Adapting to Climate Change: Disaster Risk Mitigation

Joaquim Levy's picture
A family whose home floods every year, creating hazardous living conditions in Colombia. © Scott Wallace/World Bank
A family in Colombia whose home floods every year, creating hazardous living conditions. © Scott Wallace/World Bank


Climate shocks have profound implications for the development prospects of the World Bank’s client countries. For many emerging market and developing economies (EMDEs), the adverse impact is already a reality, with natural disasters becoming more frequent and severe. Unfortunately, many countries still lack the capacity to cushion these blows, and this can spur political fragility, food insecurity, water scarcity, and, in extreme cases, conflict and migration. Even in milder manifestations, these impacts can derail development and set back gains from years of investment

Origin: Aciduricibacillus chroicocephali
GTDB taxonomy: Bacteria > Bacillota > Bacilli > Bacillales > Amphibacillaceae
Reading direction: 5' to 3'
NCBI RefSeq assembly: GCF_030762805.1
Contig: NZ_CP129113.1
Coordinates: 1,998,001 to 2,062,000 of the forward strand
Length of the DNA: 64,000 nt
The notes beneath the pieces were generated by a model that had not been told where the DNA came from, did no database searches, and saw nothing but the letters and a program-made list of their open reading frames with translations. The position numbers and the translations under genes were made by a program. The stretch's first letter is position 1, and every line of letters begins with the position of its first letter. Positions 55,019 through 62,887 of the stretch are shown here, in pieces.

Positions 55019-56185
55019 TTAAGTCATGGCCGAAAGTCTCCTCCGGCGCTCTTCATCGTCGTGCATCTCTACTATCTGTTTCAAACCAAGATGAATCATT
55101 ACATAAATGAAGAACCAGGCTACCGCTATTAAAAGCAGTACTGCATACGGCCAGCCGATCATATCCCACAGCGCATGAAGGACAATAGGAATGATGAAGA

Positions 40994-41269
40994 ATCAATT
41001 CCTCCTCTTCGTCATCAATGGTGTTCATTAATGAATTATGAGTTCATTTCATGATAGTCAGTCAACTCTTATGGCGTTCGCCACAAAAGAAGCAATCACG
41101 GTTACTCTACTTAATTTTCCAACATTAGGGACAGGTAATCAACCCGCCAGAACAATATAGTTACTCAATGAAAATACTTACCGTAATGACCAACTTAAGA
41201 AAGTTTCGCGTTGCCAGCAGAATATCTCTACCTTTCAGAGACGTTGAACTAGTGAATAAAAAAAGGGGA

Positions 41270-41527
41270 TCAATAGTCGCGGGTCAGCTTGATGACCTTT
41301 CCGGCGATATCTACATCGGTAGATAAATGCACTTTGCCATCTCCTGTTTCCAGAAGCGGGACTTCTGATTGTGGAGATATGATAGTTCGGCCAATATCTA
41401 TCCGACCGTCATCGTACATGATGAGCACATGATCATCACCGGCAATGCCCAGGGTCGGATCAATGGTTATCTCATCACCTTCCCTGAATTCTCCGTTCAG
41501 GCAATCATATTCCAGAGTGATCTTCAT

Businesses for the Business Environment: Harnessing Private Sector Incentives for Economic Transformation

Andreja Marusic's picture
Those of us interested in private sector development as a way of achieving sustainable growth and shared prosperity are often confronted with two harsh truths: public sector partners are constrained by limited resources and capacity, corruption and rent-seeking; and private sector partners are ultimately driven by profit maximization. Squaring that circle is of particular importance in developing economies, where successfully leveraging private sector incentives in support of public interest can have outsized impact.

What Studies in Spatial Development Show in Ethiopia-Part II